The Rake's Ruined Lady - Page 65

‘Oh...don’t take any notice of my huffing and puffing, my dear,’ Walter patted the delicate fingers his daughter had laid on his arm. ‘I didn’t mean what I said earlier about wanting you wed and out of my hair. You’re a good girl, if far too rash at times. Let’s forget about Burnett and that blackguard Toby Kendrick.’

‘You will not sell your pension policy, Papa, will you?’ Bea asked in concern.

Walter gestured wearily. ‘An old man like me needs little money to live on, and one day soon a good man will come along for you and keep you in a far better manner than I can. I know your luck will change for the better.’ Walter gave a final comforting pat to Bea’s hand, then sank down into a chair, lying his head back against the upholstery. ‘Don’t let’s speak of money any longer...I’m sick of hearing about debts and bills.’ He sighed. ‘It will be nice to go home. I feel tired out by all this frantic business in London. Shall we pack up tomorrow, ready to leave at the weekend?’

Bea nodded, watching her father’s eyes flutter shut. She felt a pang of deep affection and regret that they would not be leaving town unburdened but with problems of her making hanging over them. ‘Yes...let’s go home, Papa,’ she murmured, settling a cushion beneath her snoozing father’s drooping head.

She stepped back, gazing at him as he settled into sleep. A fierce determination rose in Bea to cure the ills she’d caused. She would make sure her father enjoyed his twilight years, and the independence that was so important to him, buffered by his modest pension income. He would not sell the policy and live in penury to get Toby Kendrick off their backs! She could not allow it...

Chapter Eighteen

Maggie Monk nipped behind a large shrub protruding from a railing. Then, from her vantage point, she watched her quarry hurtling down the steps of Viscount Blackthorne’s mansion. Having noted Sir Colin’s rigid bearing and black expression, she felt her spirits lift.

Earlier that afternoon she’d been on her way to the bakery when she’d spotted her daughter’s former fiancé. Ever conscious of their dwindling fortunes, Maggie had been hoping to haggle over a stale pie to share with Stella for their dinner. Burnett might have bought her daughter little gifts but he’d kept his fist tightly closed when it came to helping out with their household bills. Maggie had come to town with a little pot of savings gleaned from her small pension from Sir Donald. However, with Stella wanting every pretty frippery her eyes landed on in shop windows, the money was almost run through.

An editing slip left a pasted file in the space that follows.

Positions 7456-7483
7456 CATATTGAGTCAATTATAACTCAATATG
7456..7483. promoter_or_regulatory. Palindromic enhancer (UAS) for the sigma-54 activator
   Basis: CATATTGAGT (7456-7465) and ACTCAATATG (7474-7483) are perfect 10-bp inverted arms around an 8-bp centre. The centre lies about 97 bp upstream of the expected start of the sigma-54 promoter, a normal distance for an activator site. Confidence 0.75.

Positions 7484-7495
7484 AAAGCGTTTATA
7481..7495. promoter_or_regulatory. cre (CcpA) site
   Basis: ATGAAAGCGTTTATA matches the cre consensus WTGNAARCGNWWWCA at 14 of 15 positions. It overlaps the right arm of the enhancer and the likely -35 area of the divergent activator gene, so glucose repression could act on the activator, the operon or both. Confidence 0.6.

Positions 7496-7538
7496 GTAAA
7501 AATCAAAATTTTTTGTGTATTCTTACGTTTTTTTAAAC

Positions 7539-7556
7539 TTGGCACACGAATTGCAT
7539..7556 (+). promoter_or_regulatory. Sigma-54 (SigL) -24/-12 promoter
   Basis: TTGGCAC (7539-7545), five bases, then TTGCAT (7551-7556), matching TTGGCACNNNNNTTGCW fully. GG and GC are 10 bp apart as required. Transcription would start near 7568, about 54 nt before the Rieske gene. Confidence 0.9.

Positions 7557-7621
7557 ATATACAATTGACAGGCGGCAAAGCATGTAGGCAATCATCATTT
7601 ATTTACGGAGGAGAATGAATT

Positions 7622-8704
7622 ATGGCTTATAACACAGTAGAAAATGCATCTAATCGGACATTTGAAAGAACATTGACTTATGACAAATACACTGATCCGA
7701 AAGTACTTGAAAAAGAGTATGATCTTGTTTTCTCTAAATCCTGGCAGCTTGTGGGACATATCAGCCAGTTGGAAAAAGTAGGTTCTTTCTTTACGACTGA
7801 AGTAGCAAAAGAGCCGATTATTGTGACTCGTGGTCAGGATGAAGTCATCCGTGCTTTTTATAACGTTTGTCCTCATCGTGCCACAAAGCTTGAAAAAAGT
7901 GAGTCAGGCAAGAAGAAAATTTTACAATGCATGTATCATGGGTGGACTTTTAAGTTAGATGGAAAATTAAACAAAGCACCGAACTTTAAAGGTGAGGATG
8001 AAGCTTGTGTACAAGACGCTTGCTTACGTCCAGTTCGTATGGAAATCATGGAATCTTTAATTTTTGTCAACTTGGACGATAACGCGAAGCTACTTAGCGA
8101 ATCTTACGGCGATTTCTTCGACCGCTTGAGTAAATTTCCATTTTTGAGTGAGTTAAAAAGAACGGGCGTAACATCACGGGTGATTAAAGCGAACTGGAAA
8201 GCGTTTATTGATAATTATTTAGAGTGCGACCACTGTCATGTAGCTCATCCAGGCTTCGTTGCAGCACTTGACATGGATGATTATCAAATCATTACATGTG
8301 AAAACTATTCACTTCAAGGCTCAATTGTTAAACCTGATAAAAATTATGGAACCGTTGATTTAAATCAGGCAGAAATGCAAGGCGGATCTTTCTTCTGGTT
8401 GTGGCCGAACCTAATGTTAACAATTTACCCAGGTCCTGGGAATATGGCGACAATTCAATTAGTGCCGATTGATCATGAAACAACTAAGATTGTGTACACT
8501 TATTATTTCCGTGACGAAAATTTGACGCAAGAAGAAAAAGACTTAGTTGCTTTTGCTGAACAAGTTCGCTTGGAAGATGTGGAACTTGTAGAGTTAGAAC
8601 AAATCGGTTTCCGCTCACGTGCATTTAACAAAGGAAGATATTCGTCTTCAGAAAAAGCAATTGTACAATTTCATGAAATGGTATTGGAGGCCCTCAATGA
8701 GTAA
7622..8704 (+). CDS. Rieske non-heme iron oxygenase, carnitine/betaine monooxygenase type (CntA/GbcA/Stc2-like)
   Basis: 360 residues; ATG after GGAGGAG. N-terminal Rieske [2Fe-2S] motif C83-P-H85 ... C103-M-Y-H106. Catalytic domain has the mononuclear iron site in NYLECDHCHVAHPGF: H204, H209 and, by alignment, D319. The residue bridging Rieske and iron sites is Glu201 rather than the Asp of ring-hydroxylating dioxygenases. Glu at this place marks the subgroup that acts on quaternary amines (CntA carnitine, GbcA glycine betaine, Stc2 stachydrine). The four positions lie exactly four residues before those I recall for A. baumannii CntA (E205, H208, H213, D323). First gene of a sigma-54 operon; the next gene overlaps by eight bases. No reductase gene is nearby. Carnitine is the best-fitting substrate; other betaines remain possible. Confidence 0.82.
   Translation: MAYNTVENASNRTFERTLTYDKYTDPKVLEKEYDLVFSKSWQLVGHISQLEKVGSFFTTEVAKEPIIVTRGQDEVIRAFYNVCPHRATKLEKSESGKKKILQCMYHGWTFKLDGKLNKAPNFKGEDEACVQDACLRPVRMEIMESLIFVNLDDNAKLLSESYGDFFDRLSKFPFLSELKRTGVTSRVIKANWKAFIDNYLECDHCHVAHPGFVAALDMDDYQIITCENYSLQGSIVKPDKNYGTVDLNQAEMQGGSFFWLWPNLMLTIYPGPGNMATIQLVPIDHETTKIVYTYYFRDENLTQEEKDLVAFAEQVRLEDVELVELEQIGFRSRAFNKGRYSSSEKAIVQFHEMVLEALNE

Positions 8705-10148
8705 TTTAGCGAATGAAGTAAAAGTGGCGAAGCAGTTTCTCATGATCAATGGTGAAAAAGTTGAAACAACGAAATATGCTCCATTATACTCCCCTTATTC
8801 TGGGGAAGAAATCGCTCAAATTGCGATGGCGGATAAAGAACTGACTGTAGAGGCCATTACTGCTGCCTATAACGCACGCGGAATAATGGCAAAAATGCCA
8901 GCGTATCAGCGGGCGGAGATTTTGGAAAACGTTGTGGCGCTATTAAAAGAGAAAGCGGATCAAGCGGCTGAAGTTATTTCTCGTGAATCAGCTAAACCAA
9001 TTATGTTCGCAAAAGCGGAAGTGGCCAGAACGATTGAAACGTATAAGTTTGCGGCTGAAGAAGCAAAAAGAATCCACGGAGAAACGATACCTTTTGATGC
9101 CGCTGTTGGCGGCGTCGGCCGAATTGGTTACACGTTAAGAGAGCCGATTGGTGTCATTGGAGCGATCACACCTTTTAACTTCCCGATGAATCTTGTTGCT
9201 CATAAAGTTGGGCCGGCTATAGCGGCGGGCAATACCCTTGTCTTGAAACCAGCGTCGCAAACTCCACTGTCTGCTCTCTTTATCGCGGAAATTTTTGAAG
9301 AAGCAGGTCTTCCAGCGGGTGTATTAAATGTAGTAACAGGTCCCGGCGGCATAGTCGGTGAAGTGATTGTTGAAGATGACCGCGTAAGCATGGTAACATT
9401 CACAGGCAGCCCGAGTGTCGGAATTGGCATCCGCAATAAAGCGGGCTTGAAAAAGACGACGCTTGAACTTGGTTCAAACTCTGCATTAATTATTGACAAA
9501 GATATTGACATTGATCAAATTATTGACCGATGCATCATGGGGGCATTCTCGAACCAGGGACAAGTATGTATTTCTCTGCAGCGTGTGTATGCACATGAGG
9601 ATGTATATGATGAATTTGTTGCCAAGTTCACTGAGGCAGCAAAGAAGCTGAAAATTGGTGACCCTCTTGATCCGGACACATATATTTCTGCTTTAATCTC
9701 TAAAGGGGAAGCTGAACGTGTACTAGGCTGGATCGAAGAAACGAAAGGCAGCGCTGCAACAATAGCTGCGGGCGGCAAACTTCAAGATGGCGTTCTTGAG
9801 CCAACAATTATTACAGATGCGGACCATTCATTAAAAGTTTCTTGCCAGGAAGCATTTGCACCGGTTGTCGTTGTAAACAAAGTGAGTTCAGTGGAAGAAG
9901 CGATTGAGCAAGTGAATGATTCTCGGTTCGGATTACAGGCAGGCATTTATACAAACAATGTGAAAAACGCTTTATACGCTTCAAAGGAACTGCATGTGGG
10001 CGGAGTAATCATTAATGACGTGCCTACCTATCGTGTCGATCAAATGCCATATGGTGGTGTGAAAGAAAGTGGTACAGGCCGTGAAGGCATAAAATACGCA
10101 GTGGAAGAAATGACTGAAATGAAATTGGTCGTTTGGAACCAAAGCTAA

On spotting Burnett all thought of food had fled. Sir Colin had been striding purposefully along on the other side of the street. His air of urgency had prompted Maggie to follow him, curious to know where he was heading. When she’d seen him charging up the steps of a house on Upper Brook Street she’d easily guessed why Burnett might pay a call there. Boiling with resentment, Maggie had waited for him to reappear. She was glad she had tarried, for she now felt cheered up. If she’d been correct in thinking he’d just proposed again to Beatrice, his demeanour proclaimed him as having been roundly rejected.

It seemed that Miss Dewey now had bigger fish to fry than Sir Colin. Gossip was rife that the spinster must be under Hugh Kendrick’s protection since he’d championed her at the Whitleys’. It stuck in Maggie’s craw that the two eligible bachelors who should have been competing for Stella’s favours were instead under an older woman’s spell.

Before emerging from her hiding place Maggie watched Colin stride across the road and turn the corner. She sent a grim scowl at the house he had quit. Miss Dewey was beautiful but past her prime, and couldn’t match Stella for youthful freshness in Maggie’s opinion. If Stella were hungry for Hugh Kendrick’s protection, Maggie would do her utmost to bring about her wish.

Since Stella’s birth Maggie had had to idolise her daughter from afar, in case suspicions were aroused about their true relationship. Now there was no secret to keep and the floodgates of her maternal affection were wide open. If Stella couldn’t have Hugh, then neither should Beatrice get him.

But all was not yet lost; she still had a hand to play, and had noticed when they’d passed Sir Toby Kendrick on Regent Street that he readily responded to Stella’s coy glance with an eager grin. Hugh and Toby Kendrick loathed one another, and Maggie knew there was always a profit to be had when love or hate skewed the odds. As far as she was concerned there remained a chance to win the game.

* * *

‘I’m intrigued, madam, to know what vital news you have that could not have been conveyed in the note that summoned me here.’